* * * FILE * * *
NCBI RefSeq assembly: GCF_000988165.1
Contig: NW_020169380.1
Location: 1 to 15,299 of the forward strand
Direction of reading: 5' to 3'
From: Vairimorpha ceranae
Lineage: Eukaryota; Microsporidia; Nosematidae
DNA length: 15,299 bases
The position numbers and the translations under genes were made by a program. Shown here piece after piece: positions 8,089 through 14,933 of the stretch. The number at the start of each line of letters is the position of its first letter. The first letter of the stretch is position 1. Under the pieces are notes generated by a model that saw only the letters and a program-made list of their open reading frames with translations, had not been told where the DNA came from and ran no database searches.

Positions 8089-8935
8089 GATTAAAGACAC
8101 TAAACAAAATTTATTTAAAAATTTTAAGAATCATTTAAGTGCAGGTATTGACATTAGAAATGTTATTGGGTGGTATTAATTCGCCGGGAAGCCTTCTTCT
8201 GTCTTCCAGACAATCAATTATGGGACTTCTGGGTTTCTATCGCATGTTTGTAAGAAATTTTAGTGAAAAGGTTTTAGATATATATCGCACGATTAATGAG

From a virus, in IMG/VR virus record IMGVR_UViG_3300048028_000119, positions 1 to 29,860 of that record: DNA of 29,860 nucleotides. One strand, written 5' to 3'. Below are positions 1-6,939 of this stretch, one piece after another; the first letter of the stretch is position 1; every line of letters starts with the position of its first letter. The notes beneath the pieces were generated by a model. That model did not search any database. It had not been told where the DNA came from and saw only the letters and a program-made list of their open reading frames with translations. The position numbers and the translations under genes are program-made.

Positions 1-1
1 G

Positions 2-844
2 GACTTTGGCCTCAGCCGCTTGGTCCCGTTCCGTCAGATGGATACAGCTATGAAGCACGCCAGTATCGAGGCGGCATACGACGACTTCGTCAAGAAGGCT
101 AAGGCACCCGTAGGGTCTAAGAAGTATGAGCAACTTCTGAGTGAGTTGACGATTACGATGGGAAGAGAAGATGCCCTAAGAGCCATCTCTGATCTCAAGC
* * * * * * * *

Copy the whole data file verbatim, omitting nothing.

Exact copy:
NCBI RefSeq assembly: GCF_000988165.1
Contig: NW_020169380.1
Location: 1 to 15,299 of the forward strand
Direction of reading: 5' to 3'
From: Vairimorpha ceranae
Lineage: Eukaryota; Microsporidia; Nosematidae
DNA length: 15,299 bases
The position numbers and the translations under genes were made by a program. Shown here piece after piece: positions 8,089 through 14,933 of the stretch. The number at the start of each line of letters is the position of its first letter. The first letter of the stretch is position 1. Under the pieces are notes generated by a model that saw only the letters and a program-made list of their open reading frames with translations, had not been told where the DNA came from and ran no database searches.

Positions 8089-8935
8089 GATTAAAGACAC
8101 TAAACAAAATTTATTTAAAAATTTTAAGAATCATTTAAGTGCAGGTATTGACATTAGAAATGTTATTGGGTGGTATTAATTCGCCGGGAAGCCTTCTTCT
8201 GTCTTCCAGACAATCAATTATGGGACTTCTGGGTTTCTATCGCATGTTTGTAAGAAATTTTAGTGAAAAGGTTTTAGATATATATCGCACGATTAATGAG

From a virus, in IMG/VR virus record IMGVR_UViG_3300048028_000119, positions 1 to 29,860 of that record: DNA of 29,860 nucleotides. One strand, written 5' to 3'. Below are positions 1-6,939 of this stretch, one piece after another; the first letter of the stretch is position 1; every line of letters starts with the position of its first letter. The notes beneath the pieces were generated by a model. That model did not search any database. It had not been told where the DNA came from and saw only the letters and a program-made list of their open reading frames with translations. The position numbers and the translations under genes are program-made.

Positions 1-1
1 G

Positions 2-844
2 GACTTTGGCCTCAGCCGCTTGGTCCCGTTCCGTCAGATGGATACAGCTATGAAGCACGCCAGTATCGAGGCGGCATACGACGACTTCGTCAAGAAGGCT
101 AAGGCACCCGTAGGGTCTAAGAAGTATGAGCAACTTCTGAGTGAGTTGACGATTACGATGGGAAGAGAAGATGCCCTAAGAGCCATCTCTGATCTCAAGC